Whether standing or sitting in front of his 240-member chorus, Nick Page strikes an impressive figure. The 6-foot-6-inch, Arlington-born musician has been compared to a Bible-thumping preacher. And at times, he feels like a preacher, he said. But instead of spreading the gospel, the energetic and charismatic 54-year-old choral director exhorts his singers to reach inside: "You can do it. Be amazing."
"My goal is always magnificence," he said.
Today, Page will have his own shot at magnificence, when he makes his debut at Carnegie Hall in New York.
There are three Carnegie Halls; Page has led songs at the hall in Scotland and, who knows, one day maybe at West Virginia, too.
As for the acclaimed venue on Manhattan's West 57th Street, Page said, "I never thought it would happen to me. . . . It's very thrilling."
Page started playing the string bass as a sixth-grader at the Diamond Middle School in Lexington, where he grew up, and where his father, William, served as an elected Town Meeting member for 40 years. Setting up microphones at Town Hall, he said, "I fell in love with democracy."
But even then, his politics bent toward the musical. "I used to love the sound of 300 voices saying 'Aye,' " he said.
An accomplished musician, Page plays the bass, piano, recorder, and his latest instrument, the ukulele, and he directs the Mystic Chorale, a nonprofit, volunteer-run community chorus based in Arlington, which he founded nearly 20 years ago.
He leads workshops throughout the state, and, over his career, has taught music to thousands of children and adults across the United States and overseas. He also conducted the Chicago Children's Choir and taught music at schools in Lexington, Cambridge, and Boston.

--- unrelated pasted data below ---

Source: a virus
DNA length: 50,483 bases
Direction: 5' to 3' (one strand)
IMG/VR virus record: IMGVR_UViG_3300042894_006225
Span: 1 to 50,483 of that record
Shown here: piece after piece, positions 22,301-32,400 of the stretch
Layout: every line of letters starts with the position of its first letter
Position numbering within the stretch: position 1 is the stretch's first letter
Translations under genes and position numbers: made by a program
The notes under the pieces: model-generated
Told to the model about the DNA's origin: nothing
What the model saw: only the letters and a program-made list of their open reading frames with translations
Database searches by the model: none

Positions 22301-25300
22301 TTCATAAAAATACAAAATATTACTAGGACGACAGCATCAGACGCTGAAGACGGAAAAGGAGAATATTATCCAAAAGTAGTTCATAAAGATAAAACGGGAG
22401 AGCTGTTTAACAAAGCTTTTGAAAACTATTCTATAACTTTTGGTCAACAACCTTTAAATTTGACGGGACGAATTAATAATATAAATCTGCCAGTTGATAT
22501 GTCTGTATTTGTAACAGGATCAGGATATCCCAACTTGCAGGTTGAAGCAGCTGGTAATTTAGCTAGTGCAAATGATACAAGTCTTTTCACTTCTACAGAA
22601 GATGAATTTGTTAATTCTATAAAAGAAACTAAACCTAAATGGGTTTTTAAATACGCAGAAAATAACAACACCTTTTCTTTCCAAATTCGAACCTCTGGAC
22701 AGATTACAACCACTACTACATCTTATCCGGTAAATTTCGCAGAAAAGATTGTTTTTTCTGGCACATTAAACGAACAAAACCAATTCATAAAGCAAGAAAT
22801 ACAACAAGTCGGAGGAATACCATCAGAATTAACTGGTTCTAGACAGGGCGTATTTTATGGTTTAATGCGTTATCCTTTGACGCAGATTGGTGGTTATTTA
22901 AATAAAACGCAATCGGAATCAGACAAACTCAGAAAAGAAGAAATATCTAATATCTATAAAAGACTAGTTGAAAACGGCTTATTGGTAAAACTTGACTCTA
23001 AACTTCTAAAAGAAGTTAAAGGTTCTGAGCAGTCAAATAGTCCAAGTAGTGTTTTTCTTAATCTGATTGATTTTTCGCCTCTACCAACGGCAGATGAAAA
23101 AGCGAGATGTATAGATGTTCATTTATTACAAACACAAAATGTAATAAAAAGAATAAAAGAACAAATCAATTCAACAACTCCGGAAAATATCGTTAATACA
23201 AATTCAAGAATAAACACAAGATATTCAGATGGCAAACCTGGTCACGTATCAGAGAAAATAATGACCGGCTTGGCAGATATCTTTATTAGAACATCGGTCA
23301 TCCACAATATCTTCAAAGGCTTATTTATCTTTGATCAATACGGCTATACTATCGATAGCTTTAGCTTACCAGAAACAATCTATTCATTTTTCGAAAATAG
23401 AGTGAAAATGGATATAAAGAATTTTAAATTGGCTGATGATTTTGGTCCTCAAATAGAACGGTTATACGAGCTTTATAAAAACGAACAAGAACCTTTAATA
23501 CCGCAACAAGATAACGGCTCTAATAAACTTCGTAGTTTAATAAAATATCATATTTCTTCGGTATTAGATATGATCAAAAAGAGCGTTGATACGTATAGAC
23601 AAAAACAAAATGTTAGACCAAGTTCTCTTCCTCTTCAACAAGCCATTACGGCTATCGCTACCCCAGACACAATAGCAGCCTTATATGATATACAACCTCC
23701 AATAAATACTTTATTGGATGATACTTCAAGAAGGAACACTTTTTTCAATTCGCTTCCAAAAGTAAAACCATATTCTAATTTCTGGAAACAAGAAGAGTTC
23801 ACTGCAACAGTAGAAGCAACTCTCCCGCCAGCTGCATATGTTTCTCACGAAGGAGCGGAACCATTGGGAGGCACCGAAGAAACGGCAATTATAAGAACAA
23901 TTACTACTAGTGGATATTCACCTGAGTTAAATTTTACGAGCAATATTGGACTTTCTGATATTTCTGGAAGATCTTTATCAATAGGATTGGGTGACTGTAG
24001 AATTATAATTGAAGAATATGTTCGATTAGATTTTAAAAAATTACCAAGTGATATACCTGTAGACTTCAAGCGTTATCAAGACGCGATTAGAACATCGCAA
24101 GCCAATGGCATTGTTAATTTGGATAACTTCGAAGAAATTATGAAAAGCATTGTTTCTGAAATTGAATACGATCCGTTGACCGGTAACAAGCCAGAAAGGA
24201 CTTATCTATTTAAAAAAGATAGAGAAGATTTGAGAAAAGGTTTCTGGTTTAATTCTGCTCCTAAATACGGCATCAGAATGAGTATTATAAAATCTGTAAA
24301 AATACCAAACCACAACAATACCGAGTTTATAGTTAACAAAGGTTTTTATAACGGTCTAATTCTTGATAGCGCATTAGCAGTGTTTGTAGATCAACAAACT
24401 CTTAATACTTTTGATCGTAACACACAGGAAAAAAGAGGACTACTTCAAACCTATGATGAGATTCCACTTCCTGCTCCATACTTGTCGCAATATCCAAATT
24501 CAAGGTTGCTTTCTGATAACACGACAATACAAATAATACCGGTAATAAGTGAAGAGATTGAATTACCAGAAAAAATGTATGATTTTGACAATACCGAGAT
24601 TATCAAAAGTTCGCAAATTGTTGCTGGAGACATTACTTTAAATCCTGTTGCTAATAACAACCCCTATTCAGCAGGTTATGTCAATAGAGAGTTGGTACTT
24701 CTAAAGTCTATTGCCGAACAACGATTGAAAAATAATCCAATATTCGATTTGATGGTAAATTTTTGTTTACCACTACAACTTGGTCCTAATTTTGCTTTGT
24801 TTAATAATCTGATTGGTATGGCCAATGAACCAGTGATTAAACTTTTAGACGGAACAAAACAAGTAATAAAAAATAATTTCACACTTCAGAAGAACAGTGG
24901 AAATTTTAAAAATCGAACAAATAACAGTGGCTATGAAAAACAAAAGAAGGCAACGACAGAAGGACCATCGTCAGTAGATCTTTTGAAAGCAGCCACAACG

In New York this weekend, appearing on the same stage where such stars as Led Zeppelin and Russian pianist Vladimir Horowitz have performed, Page will conduct two pieces he wrote, "The Nursery Rhyme Cantata" - seven variations of "London Bridge" set to nursery rhymes - and "Stars, Songs, Faces" from his Carl Sandburg settings, orchestrated by Arlington composer Chris Eastburn.
The program also features contemporary choral music conducted by John Leavitt of Kansas.
But the Mystic Chorale, which draws singers from all over the Boston area and as far away as New Hampshire and Rhode Island, is his passion.
At Page's home in Melrose, his collection includes 4,000 CDs and 11,000 songs on his iPod. His list of favorite composers includes Frank Zappa and Sir Michael Tippett.
In its most recent sold-out concerts last weekend at Cary Hall in Lexington, Page directed the Mystic singers in songs ranging from the 16th-century German composer Michael Praetorius to the contemporary "Afropean" group from Brussels, Zap Mama.
But it isn't just the diversity of music that distinguishes the Mystic Chorale.
"To make a community alive, we need the audience to be a part of that community," Page said. At every Mystic concert, "we get them to sing along."